Freud was born Sigismund Schlomo Freud to Jewish parents on 6th May 1856, in Příbor, Moravia. His family moved to Vienna when he was still a baby, and it became Freud’s home until he was forced to flee the Nazis in 1938. He started his career as a neurologist, though he was always deeply interested in philosophy. As a medical student at the University of Vienna Freud studied philosophy, zoology and physiology.
When he was 29, Freud studied with neurologist Jean-Martin Charcot in Paris. Charcot was chiefly involved in investigating hysteria and the potential of hypnosis, and his work had a huge impact on Freud’s thinking and subsequent choice of career. On his return to Vienna, Freud decided he would establish himself as a psychologist specializing in pathological disorders, using hypnosis as his method of treatment. Over the next decade Freud, alongside his friend Josef Breuer, developed a new clinical technique that abandoned hypnosis in favour of something to be known as “free association”: this was the birth of psychoanalysis.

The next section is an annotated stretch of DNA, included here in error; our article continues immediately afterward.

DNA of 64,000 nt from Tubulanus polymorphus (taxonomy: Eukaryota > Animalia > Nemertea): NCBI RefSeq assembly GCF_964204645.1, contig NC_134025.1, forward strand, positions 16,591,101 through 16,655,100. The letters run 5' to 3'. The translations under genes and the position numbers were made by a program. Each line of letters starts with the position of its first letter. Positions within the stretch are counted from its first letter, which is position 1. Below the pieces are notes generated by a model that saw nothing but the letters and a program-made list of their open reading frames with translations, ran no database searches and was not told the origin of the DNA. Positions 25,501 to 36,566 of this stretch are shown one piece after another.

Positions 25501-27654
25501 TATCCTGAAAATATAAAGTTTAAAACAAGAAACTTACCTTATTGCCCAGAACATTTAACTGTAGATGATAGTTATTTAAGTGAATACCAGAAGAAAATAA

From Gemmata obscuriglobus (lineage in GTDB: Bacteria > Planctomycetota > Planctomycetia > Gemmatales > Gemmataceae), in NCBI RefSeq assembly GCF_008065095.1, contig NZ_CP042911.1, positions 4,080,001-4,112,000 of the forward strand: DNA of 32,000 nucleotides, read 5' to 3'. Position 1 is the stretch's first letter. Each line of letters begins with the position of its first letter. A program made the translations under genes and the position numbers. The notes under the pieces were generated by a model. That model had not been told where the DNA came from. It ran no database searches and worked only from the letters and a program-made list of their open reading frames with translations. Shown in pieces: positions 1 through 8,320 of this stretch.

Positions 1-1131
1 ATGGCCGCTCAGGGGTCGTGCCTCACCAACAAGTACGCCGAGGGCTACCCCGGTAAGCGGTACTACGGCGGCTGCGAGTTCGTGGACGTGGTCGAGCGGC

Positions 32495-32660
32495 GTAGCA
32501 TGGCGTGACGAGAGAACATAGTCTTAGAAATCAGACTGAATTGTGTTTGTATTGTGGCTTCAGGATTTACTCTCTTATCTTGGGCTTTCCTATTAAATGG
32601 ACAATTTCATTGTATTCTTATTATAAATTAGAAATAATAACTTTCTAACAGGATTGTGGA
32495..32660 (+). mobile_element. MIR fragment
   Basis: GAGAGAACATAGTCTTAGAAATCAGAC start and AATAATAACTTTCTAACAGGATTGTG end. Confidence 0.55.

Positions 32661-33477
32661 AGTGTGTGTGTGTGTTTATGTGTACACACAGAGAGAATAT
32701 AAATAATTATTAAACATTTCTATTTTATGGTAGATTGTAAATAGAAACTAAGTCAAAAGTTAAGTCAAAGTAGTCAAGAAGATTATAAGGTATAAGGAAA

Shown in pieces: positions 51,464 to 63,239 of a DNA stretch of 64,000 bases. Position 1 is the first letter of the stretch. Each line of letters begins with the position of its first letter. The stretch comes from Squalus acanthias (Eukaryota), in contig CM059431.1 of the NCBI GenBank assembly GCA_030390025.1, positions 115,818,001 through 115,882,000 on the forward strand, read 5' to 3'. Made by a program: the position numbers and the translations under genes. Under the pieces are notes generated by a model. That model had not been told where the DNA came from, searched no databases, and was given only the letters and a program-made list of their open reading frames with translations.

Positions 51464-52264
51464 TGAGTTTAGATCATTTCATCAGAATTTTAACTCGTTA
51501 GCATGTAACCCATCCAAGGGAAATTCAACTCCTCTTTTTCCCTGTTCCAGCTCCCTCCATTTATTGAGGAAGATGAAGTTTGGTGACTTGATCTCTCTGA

Klein met Freud several times, but he was never supportive of her ideas, perhaps because Klein was his daughter Anna’s direct rival and most threatening critic in the world of child analysis. Klein was often accused of failing to adhere to Freud’s theories, and therefore falling short of true psychoanalytic enquiry. However, Klein always maintained that Freud was her biggest influence and most revered precursor, and that all of her theory sprang from the original root that was the Freudian canon.
He died on 23rd September 1939, aged 83.